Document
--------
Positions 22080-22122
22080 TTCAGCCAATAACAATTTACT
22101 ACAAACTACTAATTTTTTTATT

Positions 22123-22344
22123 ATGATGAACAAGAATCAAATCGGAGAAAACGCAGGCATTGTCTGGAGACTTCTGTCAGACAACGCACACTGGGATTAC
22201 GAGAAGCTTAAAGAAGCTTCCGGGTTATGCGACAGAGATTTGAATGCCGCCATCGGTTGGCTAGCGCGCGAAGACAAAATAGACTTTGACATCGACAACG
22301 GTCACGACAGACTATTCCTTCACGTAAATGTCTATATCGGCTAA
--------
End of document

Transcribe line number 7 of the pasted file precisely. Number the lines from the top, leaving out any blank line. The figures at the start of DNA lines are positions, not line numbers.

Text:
22301 GTCACGACAGACTATTCCTTCACGTAAATGTCTATATCGGCTAA